Here are a few examples of Tokenism and Racism In Western Comics…
Tomahawk #128 – 1970
Healer Randolph was a former slave who learned herbal remedies and folk medicine and one day saved his master using his knowledge. His master happened to be a doctor who taught him everything he knew and allowed him to use his last name. During the Revolutionary War, Randolph was freed and he encountered Tomahawk and his Rangers. They needed a medic and he agreed to accompany them provided he just saved people and not carry a weapon or engage in battle himself. After the Tomahawk title ceased it’s run Randolph’s character was never used again.
Source: Dart Adams
Reno Jones & Kid Cassidy, Gunhawks 1-7 – 1972
Blacks Fighting for the Confederacy…
Oh Really Marvel Comics Group!
The Gunhawks were Kid Cassidy and Reno Jones. As introduced in Gunhawks #1 (1972), Cassidy was the son of a plantation-owning family in the antebellum American South, and Jones was a Black employee of the family who was friends with Cassidy. They fought together for the Confederate States of America during the American Civil War, with Jones fighting the Union because their soldiers had kidnapped his lover, Rachel Brown. After the war, they became wandering gunfighters, the Gunhawks, and continued searching for Rachel. During the course of Gunhawks #6 (1973), Kid Cassidy was shot and killed and Jones was blamed for the crime. (In the Destiny War, published in 1999, the Avenger Hawkeye, revealed that Cassidy had been killed prior to 1873). With the next issue, the series was retitled as Reno Jones, Gunhawk, making Jones Marvel’s second Black character to have his own self-titled series, after Luke Cage, Hero for Hire. (The Black Panther had taken over the lead in the Jungle Action series a few months prior, but the Panther’s name was not included in the series’ title.) As it turned out, Reno Jones, Gunhawk #7 was also the final issue of the series and the Gunhawks vanished into obscurity.
Weird Western Tales #48 – 1978
Weird Western Tales is a Western genre comic book title published by DC Comics, which ran from June/July,1972 to August,1980. It is perhaps best known for featuring the adventures of Jonah Hex until #38 (1977) when the character was promoted to his own eponymous series. Scalphunter, an American raised by Native Americans, took Hex’s place as the featured character in Weird Western Tales. The drama in Weird Western Tales #48 pertains to the character named Cinnamon. Cinnamon is really Katherine “Kate” Manser, the daughter of a sheriff in a small Western town. After her father is killed by bank robbers, she is sent to an orphanage, where she secretly trains herself in gunfighting. Upon leaving the orphange, she becomes a bounty hunter in order to search for her father’s killers. In this issue a boat load of slaves are held in bondage and need to be freed from the grips of the white man. Scalphunter is among those who fight for freedom. He fights the horrors of slavery, everyone is freed until the next time Scalphunter is need to defeat the white man.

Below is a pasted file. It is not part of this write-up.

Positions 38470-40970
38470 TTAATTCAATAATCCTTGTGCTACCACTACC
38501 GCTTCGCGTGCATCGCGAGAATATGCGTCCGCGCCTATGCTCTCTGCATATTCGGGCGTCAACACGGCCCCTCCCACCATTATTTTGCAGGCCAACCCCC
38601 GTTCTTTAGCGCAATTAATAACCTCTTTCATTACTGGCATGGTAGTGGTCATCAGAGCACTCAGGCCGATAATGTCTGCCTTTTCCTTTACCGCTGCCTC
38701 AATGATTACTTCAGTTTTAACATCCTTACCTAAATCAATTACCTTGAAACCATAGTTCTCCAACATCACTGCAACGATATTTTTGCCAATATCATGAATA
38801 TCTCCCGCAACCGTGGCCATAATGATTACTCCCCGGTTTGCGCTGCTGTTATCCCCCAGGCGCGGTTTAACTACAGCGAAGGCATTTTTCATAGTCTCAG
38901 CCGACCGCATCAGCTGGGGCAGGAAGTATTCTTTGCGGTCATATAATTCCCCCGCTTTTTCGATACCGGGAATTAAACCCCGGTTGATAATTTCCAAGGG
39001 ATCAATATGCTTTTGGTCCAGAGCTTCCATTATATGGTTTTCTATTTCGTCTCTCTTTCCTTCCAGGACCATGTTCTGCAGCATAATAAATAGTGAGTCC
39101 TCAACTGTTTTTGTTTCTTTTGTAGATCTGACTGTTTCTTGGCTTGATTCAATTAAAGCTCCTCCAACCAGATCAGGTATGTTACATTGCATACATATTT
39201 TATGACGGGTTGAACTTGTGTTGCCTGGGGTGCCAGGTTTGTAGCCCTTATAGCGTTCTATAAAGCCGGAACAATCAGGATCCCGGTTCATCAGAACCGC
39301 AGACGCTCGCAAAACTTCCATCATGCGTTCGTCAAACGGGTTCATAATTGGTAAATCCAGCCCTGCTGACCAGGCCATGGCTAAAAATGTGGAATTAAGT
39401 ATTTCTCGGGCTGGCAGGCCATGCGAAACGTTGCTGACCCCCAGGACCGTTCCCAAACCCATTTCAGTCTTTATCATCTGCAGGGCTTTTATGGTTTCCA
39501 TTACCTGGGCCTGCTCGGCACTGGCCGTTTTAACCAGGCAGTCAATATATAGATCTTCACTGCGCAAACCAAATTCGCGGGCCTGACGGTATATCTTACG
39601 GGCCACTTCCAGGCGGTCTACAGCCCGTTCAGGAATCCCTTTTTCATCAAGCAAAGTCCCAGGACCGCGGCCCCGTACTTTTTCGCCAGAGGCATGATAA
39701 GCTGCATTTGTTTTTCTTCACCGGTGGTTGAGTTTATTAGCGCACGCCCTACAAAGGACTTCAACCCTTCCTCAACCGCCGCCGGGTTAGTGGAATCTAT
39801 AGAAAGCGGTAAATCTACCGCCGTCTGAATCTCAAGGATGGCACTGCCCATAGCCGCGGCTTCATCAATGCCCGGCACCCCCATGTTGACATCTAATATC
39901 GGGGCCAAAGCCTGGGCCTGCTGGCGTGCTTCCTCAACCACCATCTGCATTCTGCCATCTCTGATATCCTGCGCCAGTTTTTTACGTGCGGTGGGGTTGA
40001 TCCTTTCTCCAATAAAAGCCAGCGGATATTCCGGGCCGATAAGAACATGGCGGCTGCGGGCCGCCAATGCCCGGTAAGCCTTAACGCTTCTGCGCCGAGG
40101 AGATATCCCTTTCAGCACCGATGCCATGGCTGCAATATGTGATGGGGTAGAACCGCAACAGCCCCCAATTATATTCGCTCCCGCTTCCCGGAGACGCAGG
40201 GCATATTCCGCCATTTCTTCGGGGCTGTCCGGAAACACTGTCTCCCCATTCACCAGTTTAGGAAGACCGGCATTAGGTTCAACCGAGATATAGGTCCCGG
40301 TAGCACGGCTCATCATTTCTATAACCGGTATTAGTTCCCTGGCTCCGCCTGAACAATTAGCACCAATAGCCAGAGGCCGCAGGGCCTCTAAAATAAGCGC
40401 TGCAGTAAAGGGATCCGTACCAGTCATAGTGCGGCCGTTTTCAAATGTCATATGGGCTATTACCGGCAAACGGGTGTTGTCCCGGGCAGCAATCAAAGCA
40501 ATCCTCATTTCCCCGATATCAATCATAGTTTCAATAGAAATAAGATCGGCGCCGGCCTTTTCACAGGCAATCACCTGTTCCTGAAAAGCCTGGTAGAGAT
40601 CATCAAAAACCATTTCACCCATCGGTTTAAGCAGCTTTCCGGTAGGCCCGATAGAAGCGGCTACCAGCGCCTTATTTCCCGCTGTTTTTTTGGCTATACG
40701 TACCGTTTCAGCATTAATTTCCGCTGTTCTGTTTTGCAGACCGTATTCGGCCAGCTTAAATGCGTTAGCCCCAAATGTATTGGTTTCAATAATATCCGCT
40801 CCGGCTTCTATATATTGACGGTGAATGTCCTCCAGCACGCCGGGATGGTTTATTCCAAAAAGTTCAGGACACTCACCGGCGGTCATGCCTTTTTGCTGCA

Weird Western Tales #29 – 1975
Breakout at Fort Charlotte…
Although this issue is not a part of The Museum Of UnCut Funk Collection it has been added to this blog entry to highlight how comfortable white writers in the 70’s were with using racist language in comic books.
“The commander calls for his orderly, a Black soldier and berates him for allowing Jonah to get into the bedroom. He tells the orderly that Jonah can have free reign of the stockade area. Jonah, mentally notes that it seems like the Black man has no real home in the North or the South. Later, the orderly comes in and explains that he found red clay on the hooves of Jonah’s horse. That may lead them to where Jonah’s platoon is camped. The commander orders that a platoon be sent out to check a nearby marsh. That morning, Jonah’s entire platoon is captured in their bedrolls and not one shot is fired. As they are being taken to Fort Charlotte, some of the men are already blaming Hex, calling him a “sneaky, nigger-lovin’…” before being threatened by Jeb. Once they are all in the fort, the commander has Jonah brought out and publicly thanks him for turning traitor on his friends.”
Need I say more!!!
The Museum Of UnCut Funk Collection
Looking for a Face Like Mine by William Foster lll
DC Comics Database
Marvel Comics Database